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A look at Hong Kong's independence; 20 years later


1st Jan 2015 Travel

A look at Hong Kong's independence; 20 years later

It’s been more than two decades since Britain handed over Hong Kong to China. Bonnie Munday, a former resident, returned to find the city as vibrant­—and quirky—as ever

Victoria Harbour is breathtaking, especially during the nightly laser show, when the pleasure junks, ferries and container ships seem to dance in the lights. My husband, Jules, and I are standing at the rail of a rooftop restaurant on Hong Kong Island, in awe of the spectacular skyline. Brightly lit skyscrapers—some 1,300 of which are over 100 metres tall, by far the most of any city in the world—spike the night sky around us and across the teeming harbour on the Kowloon peninsula.

As the breeze shifts our hair, we feel Hong Kong’s energy. In the distance twinkle the lights of the Tsing Ma suspension bridge, the world’s longest for cars and trains, whisking people toward the modern 20-year-old airport on Lantau Island. Beyond it is a nearly completed multi-billion-dollar bridge linking Hong Kong to Zhuhai in China, and the gambling haven of Macau.

It feels good to be back. Jules and I lived here in the 1990s, before Britain relinquished Hong Kong to China in 1997. Now, more than 20 years later, we’ve returned for ten days to see how the city has fared. It’s also our 20th wedding anniversary. Where better to celebrate it than in the city where we met?

How has the change effected the locals?

Next morning, we leave our Causeway Bay hotel and walk toward Wan Chai, a district just over a mile away. Walking is the best way to experience Hong Kong’s colourful sights, sounds and smells. First we must negotiate throngs of Saturday shoppers in this retail mecca. We join the sea of people in a wide pedestrian crossing on Yee Wo Street that leads us past one of the city’s largest department stores, Sogo, swathed in posters advertising designer labels. Young women sporting sleek heels and luxury handbags—a couple of them with beribboned apricot poodles tucked under an arm—are a common sight this morning.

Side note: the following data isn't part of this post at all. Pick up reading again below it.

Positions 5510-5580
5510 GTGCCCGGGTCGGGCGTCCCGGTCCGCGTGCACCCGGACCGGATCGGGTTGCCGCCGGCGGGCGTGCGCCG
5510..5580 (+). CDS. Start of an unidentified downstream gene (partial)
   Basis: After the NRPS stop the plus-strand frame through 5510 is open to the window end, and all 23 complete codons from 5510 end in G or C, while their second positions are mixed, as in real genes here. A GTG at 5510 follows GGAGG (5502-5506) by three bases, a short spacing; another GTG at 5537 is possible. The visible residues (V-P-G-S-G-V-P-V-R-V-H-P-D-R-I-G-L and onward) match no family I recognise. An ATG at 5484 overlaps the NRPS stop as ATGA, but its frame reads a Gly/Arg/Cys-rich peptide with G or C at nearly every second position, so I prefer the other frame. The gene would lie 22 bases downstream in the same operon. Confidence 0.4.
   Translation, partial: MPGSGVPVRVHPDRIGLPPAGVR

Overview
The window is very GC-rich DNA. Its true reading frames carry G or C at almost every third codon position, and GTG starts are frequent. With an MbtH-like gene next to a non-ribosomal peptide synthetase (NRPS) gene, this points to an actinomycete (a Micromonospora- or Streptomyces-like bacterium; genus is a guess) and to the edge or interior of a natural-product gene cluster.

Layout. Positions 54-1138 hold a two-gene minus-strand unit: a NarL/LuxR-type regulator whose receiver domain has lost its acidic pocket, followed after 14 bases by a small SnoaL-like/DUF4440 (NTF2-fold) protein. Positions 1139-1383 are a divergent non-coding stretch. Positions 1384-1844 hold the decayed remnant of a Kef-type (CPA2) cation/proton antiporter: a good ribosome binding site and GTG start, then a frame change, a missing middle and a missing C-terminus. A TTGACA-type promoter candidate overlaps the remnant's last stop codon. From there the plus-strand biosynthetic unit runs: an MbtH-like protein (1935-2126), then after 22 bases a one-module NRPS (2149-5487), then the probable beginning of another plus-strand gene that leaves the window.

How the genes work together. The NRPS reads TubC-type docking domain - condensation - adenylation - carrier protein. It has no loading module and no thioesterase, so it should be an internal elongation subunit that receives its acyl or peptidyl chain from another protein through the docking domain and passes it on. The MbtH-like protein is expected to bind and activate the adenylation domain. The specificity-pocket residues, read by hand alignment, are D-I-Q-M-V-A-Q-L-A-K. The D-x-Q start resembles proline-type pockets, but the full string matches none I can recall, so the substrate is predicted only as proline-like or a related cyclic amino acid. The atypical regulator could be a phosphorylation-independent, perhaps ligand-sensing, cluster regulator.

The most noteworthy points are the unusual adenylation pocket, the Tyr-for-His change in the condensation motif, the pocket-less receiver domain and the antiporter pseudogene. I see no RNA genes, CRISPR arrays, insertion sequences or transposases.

By the time we reach Wan Chai, we’ve left the brand shoppers behind. This district is grittier than Causeway Bay, although its former reputation for girly bars has somewhat given way to shiny office towers. At Bowrington Road market, which spans a couple of blocks, housewives are haggling loudly over meat, fish and vegetables. Street markets are a must-see in Hong Kong, but be prepared for the smells—meat, seafood, infamously stinky durian fruit—and a little gore: I watch a vendor prove to a customer how fresh his fish is by slicing along one side, folding the fillet back and exposing the still-intact beating heart. Nearby, beneath an overpass, we encounter a curious sight: an elderly woman chanting while she beats a paper with a shoe. A customer has written on the paper the name of a person who has upset him, we learn. Afterward, the paper is rubbed with pork fat and burned. This ritual beats the “villain” out of the customer’s life. “Only in Hong Kong,” Jules says.


Later we stop to check out the wares of a grey-haired woman hanging men’s shirts on the metal grill of an office building. As Jules peruses the shirts, I ask her, “Do you feel Hong Kong has changed under Chinese rule?” She’s dismissive. “I’m just part of the little people,” she says. “I only want to make enough money. I don’t care if Britain or China is here.” Other entrepreneurs we encounter seem to agree it’s business as usual. Before the handover, many people here feared Communist China would curtail the capitalism and human rights protections Hong Kong enjoyed under British rule, even though China promised self-rule—“one country, two systems”—for 50 years. But, as Christine Loh, a legislator here before and after the handover, expressed in an email to me, “The degree of freedom in Hong Kong on a day-to-day basis remains very high.”

Hong Kong is thriving

We'll Hear a similar opinion over a lunch of dim sum—a local Cantonese specialty—in Kowloon, where we’re heading now on the Star Ferry. It’s been chugging across Victoria Harbour since 1888. The trip costs HK$2.70 (24p), a bargain in a pricey city. It’s a short walk to the vast Serenade Chinese Restaurant. There we meet my longtime friend Junko Watanabe. With her are Ronnie and Jennifer Ho, retired teachers in their late fifties who have just moved back from Boston to their home city after 23 years. Over bamboo baskets of har gau (steamed shrimp) and siu mai (pork dumplings) and an order of yi mein (egg noodles, fried), Ronnie and Jennifer tell us they’re delighted to be home. “We haven’t noticed many changes in daily life,” Ronnie says. Their parents had fled poverty in China for colonial Hong Kong at a young age. Ronnie’s father encouraged the couple to emigrate before 1997. “Our parents knew China was to be feared,” says Jennifer. The 1989 Tiananmen Square massacre influenced their decision to leave. They returned to Hong Kong to be back among their family. Says Ronnie, “We’re too old to worry about politics now.”

"At a 2014 protest in Hong Kong, mainlanders were denounced as 'Locusts' eating the city's resources"

Clearly, Hong Kong is thriving. In a recent survey of the world’s cities by human resources consulting firm Mercer, it ranked sixth for infrastructure, which includes such criteria as drinking water and public transit. It ranked 71st among 231 cities for quality of life—higher than the 11 other Chinese cities included. The outlook for press freedom is less encouraging: a Reporters Without Borders (RWB) survey shows Hong Kong has slipped from 18th in 2002 to 73rd today (China ranked 176th). RWB cites growing difficulty in covering sensitive stories about Hong Kong’s government and mainland China, and finds the purchase of Hong Kong media by Chinese companies “extremely disturbing”.